Pharmaceutical

News reporter shares story of daughter’s tragic drug overdose

Opioid abuse Shutterstock 315x210 News reporter shares story of daughters tragic drug overdoseSioux Falls, South Dakota television news reporter Angela Kennecke is sharing her story of the tragic loss of her daughter to a drug overdose to remind others that the opioid epidemic can affect anyone.

Kennecke’s daughter’s struggle with opioid addiction wasn’t a surprise. On May 16, Kennecke was drafting letters to her daughter Emily for a drug intervention. Kennecke had noticed that her beautiful, blond-haired daughter had become enamored by the drug culture and hanging out with questionable friends. Her appearance changed, and she stopped showing up at family gatherings. When Kennecke found out that one of Emily’s friends had overdosed, she realized something needed to be done.

Earlier that day, she had been working on a story about the good Samaritan laws regarding drug overdose. The law encourages people to call 911 in the event of an overdose. As part of her research, Kennecke interviewed three mothers who lost a child to a drug overdose. Little did she know that hours later, she would get the same heartbreaking news as the women she interviewed.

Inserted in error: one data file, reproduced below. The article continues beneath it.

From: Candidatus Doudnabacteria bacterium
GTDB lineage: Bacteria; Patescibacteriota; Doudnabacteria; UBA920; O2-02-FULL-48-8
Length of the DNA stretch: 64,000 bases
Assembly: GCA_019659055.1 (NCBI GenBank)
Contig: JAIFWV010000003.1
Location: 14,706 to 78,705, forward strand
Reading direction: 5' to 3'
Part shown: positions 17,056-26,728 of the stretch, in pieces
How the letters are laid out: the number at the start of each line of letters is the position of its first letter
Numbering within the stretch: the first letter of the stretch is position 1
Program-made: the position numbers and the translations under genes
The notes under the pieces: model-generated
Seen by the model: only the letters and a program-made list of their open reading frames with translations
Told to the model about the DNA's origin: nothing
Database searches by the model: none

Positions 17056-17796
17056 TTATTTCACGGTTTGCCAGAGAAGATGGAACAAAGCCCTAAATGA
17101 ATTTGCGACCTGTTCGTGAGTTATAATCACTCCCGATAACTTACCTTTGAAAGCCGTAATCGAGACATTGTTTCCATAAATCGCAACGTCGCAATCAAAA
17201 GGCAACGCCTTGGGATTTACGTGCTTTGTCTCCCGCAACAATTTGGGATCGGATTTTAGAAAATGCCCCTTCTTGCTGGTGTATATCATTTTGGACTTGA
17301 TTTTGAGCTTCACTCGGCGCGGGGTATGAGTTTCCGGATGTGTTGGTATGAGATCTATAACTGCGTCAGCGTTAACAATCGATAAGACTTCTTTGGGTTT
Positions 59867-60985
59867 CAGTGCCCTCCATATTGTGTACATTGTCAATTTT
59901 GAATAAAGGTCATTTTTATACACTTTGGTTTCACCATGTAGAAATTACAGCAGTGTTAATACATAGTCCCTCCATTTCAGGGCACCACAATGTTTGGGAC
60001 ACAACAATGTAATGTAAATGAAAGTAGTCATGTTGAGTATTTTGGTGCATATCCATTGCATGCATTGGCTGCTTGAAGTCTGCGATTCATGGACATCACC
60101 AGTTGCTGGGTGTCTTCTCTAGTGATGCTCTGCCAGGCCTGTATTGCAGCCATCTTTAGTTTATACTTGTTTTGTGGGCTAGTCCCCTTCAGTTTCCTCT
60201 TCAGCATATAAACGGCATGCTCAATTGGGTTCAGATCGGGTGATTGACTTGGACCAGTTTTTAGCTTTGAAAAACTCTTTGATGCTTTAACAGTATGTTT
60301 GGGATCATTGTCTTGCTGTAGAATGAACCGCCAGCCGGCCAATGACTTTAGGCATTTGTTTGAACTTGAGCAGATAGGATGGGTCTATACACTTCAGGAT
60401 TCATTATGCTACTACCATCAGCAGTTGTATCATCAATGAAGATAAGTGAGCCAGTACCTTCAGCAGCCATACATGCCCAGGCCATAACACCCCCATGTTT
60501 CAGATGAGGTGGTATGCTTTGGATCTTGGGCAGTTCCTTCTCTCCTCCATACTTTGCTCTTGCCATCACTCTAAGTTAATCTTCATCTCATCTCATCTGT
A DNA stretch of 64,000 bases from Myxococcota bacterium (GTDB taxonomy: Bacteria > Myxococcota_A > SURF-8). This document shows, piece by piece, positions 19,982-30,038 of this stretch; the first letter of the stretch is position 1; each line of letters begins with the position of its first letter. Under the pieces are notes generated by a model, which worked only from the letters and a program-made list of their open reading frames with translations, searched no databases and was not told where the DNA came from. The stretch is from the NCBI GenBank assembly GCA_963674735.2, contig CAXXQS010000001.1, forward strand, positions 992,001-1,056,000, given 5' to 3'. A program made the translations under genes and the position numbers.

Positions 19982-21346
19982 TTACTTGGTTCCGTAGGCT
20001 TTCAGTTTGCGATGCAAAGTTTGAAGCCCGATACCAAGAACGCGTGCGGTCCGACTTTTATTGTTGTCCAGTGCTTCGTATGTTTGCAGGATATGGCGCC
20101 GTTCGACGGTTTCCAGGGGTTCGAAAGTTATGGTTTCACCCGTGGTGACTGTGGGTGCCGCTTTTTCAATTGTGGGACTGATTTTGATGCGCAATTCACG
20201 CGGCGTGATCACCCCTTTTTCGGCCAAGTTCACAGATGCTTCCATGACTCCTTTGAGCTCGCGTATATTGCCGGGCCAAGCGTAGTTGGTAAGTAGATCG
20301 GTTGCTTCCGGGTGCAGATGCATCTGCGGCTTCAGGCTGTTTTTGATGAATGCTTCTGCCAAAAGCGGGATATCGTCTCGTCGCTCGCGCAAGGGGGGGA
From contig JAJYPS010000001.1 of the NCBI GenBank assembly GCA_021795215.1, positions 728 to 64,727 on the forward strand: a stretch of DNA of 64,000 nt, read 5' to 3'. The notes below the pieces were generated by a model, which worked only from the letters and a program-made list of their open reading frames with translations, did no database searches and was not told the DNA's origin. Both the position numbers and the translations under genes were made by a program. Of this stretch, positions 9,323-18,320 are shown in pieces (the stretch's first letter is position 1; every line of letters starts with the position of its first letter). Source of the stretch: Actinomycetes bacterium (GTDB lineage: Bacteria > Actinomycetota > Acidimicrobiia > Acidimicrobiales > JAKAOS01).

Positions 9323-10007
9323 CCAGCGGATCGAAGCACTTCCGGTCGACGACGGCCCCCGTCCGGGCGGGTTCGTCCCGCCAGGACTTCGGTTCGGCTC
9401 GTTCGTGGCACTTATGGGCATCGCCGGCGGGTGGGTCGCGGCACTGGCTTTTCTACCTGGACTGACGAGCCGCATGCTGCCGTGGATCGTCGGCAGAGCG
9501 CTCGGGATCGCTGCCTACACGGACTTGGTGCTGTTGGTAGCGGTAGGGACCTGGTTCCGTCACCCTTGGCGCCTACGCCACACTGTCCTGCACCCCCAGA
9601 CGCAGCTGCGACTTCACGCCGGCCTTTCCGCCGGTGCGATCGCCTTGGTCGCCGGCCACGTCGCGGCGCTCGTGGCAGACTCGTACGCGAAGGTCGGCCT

Her daughter Emily overdosed on the powerful opioid fentanyl. She was just 21. “My world dropped out from under me,” she told USA Today. “I don’t know how I coped.”

When an anonymous viewer reached out to Kennecke and said their family had also been affected by the opioid crisis, Kennecke decided to go on air and share her story with viewers to help people realize that opioids can affect people from all walks of life. She also started Emily’s Hope, a fund to connect addicts to the resources they need to find treatment.

“I’m just one little drop in the bucket,” she said. “But if I can just rise to the top of that bucket and my voice is just a little bit louder, maybe something will help the next family from having to experience the kind of pain I can’t seem put into words.”

Source: USA Today